What do leafcutter ants and scores of middle-school students have in common? A mouth full of metal-laced teeth.
Tiny arthropods such as ants, spiders and scorpions routinely bite, sting or otherwise pierce tough material like wood and skin. It's a remarkable feat, given that humans have trouble chewing through so much as a piece of beef jerky (let alone a hunk of tree bark), even with our strong jaw muscles.
But new research has shed light on what gives one group of leafcutter ants (Atta cephalotes) their biting edge. Using powerful microscopes, scientists have discovered a web of zinc atoms woven into the biological structure of the ants' jaws, lending them the durability of a set of stainless steel knives, the researchers said. This smooth distribution of zinc allows the edge of the ant's teeth to form a fine point — and it keeps them sharp for a long time.
"The tiny animals who had this material, their muscles are microscopic compared to ours," Robert Schofield, a biophysicist at the University of Oregon and lead author of the study, told Live Science. The trick, he said, is that ants and other metal-mouthed arthropods leverage their sharp chompers to apply precisely the right amount of cutting force to slice through leaves or hide.
Schofield and his team knew from prior research that ant teeth contained a lot of zinc. But they didn't know exactly how those metal atoms were arranged, and how that helped the ants' bite. By examining the material makeup of leafcutter ant teeth under an ion beam microscope before and after biting, the researchers were able to calculate the hardness, sharpness and durability of the teeth.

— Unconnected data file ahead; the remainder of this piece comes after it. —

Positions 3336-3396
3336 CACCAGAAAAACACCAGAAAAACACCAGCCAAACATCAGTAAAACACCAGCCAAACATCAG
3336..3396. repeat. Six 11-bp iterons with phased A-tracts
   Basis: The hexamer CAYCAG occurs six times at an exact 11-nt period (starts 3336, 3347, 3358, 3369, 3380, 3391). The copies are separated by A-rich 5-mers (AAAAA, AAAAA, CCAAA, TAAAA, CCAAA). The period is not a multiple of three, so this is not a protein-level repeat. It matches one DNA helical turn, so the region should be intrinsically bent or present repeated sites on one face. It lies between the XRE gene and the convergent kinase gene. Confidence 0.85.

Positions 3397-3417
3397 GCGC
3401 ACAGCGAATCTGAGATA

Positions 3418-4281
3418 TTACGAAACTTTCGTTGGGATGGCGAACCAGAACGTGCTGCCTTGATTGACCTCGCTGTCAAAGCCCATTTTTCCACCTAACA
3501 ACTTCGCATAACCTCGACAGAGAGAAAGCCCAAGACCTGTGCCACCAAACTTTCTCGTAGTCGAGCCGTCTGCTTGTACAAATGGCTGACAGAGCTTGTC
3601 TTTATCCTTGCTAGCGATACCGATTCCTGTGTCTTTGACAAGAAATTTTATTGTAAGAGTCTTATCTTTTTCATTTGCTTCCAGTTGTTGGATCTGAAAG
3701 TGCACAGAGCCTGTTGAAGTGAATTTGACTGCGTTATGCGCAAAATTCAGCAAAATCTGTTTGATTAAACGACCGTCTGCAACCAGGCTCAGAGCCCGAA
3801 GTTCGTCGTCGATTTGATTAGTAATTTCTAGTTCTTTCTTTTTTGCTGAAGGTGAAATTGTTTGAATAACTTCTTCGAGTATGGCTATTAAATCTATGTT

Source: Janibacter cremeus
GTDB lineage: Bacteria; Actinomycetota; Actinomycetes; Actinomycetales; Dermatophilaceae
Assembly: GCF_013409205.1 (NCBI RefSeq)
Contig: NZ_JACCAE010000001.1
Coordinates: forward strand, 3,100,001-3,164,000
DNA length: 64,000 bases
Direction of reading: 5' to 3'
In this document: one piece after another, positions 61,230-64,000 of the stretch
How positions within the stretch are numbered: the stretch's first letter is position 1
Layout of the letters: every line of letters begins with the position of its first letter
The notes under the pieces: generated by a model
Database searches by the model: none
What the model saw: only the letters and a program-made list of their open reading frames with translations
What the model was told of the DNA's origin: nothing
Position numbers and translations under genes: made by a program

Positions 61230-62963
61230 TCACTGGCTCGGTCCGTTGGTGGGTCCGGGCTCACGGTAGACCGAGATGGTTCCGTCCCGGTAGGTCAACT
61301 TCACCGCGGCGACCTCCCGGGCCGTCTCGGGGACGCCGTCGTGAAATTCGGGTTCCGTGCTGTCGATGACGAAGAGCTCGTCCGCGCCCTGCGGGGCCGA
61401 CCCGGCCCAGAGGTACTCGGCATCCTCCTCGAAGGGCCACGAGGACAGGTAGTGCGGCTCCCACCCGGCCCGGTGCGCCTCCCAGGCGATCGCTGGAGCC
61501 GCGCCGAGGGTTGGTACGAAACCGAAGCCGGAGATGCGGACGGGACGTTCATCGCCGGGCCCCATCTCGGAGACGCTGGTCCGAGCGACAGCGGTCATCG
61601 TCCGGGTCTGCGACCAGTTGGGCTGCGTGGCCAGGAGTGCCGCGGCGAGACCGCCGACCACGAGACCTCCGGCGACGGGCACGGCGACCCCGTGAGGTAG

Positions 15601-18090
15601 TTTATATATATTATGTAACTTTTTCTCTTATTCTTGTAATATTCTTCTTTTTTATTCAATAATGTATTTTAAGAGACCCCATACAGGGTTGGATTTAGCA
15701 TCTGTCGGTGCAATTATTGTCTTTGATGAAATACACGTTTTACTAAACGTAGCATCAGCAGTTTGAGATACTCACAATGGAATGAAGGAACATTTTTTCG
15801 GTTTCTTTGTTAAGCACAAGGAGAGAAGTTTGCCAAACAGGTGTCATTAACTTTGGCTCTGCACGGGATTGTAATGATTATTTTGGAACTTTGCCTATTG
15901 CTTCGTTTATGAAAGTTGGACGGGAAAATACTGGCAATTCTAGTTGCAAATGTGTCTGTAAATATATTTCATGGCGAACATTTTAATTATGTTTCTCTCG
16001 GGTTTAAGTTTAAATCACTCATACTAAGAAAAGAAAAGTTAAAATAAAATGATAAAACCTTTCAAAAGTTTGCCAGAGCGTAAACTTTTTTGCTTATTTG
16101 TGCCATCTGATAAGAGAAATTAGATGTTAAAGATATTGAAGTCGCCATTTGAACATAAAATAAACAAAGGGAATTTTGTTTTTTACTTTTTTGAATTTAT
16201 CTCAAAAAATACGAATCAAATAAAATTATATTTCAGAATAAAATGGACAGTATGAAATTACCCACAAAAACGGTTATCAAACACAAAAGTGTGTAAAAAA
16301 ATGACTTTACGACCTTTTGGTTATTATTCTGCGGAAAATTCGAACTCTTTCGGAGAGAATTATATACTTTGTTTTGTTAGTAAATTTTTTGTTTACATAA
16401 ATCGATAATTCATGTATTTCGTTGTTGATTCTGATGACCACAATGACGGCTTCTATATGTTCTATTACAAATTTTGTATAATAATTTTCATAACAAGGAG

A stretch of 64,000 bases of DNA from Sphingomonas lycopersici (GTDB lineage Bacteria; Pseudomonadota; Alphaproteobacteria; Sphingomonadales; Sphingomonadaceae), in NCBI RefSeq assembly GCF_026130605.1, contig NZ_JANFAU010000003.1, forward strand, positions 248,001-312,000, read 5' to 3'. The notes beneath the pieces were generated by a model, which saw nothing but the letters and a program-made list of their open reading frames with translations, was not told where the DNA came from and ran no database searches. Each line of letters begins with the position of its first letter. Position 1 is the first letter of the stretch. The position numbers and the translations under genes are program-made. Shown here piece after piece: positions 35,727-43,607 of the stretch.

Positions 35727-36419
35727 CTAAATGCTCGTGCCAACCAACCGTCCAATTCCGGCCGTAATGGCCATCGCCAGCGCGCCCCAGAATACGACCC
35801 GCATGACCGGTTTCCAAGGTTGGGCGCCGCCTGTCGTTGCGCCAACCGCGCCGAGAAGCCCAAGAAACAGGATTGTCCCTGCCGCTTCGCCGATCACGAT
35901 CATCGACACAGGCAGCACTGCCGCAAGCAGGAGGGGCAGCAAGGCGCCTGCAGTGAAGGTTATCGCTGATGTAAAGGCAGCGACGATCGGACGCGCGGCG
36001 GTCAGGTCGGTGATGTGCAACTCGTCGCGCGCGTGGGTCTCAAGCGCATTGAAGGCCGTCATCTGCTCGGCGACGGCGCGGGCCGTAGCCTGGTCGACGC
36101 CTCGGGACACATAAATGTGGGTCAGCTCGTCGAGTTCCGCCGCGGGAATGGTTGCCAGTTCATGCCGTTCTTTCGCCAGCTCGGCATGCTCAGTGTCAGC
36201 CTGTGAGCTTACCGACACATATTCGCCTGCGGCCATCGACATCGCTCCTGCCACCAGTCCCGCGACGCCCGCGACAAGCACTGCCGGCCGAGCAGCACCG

An ant's jaw, or mandible, differs quite a bit from yours. "Ants don't rely much on mandibles to process food," said Cristian Klunk, an ecologist at the Federal University of Parana, Brazil, who was not involved with the study. But they do use them for pretty much every other task, from defense to home renovation, and so they need to keep them in tip-top shape.
Your teeth are covered in a layer of enamel, a calcium-rich material that is the hardest substance in the human body. If you looked at a bit of enamel under an electron microscope, you would notice calcium and phosphate molecules forming a chunky crystal matrix around carbon, hydrogen, and oxygen atoms. Those crystals are what keep teeth strong — but they're also what prevent them from being razor-sharp.
In contrast, the tiny, serrated "teeth" lining the inside edge of an ant's mandible are coated in a smooth blend of proteins crisscrossed with zinc. This material, known as a "heavy element biomaterial" (HEB), easily matches human tooth enamel for strength. It also makes an ant's tooth much better for slicing and dicing, since the blocky calcium phosphate crystals found in enamel can't form extremely sharp edges — that would be like trying to fashion a knife "out of chunks of gravel", Schofield said. Zinc, however, does not form blocky crystals; instead it stays evenly distributed throughout the protein mixture. That fine consistency allows for the sharp edges of the teeth.
Metallic reinforcements don't stop with ant teeth. Other invertebrates also weave zinc or a similar metal, manganese, into their tiny tool kits. Schofield and his team found that giant clam worms pack jaws infused with up to 18% zinc. Similarly, scorpion stings and spider fangs employ a mix of zinc and manganese atoms to ensure that these slender, needle-like structures can puncture tough flesh without breaking.
Schofield and his team calculated that the addition of zinc or manganese to an invertebrate's exoskeleton reduced the amount of force they needed to pierce through tough material by 60% on average. "Because the zinc is more resistant to wear," said Schofield, "after a while, it becomes a huge difference."
The research was published Sept. 1 in the journal Scientific Reports.
Originally published on Live Science.
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Joanna Thompson is a science journalist and runner based in New York. She holds a B.S. in Zoology and a B.A. in Creative Writing from North Carolina State University, as well as a Master's in Science Journalism from NYU's Science, Health and Environmental Reporting Program. Find more of her work in Scientific American, The Daily Beast, Atlas Obscura or Audubon Magazine.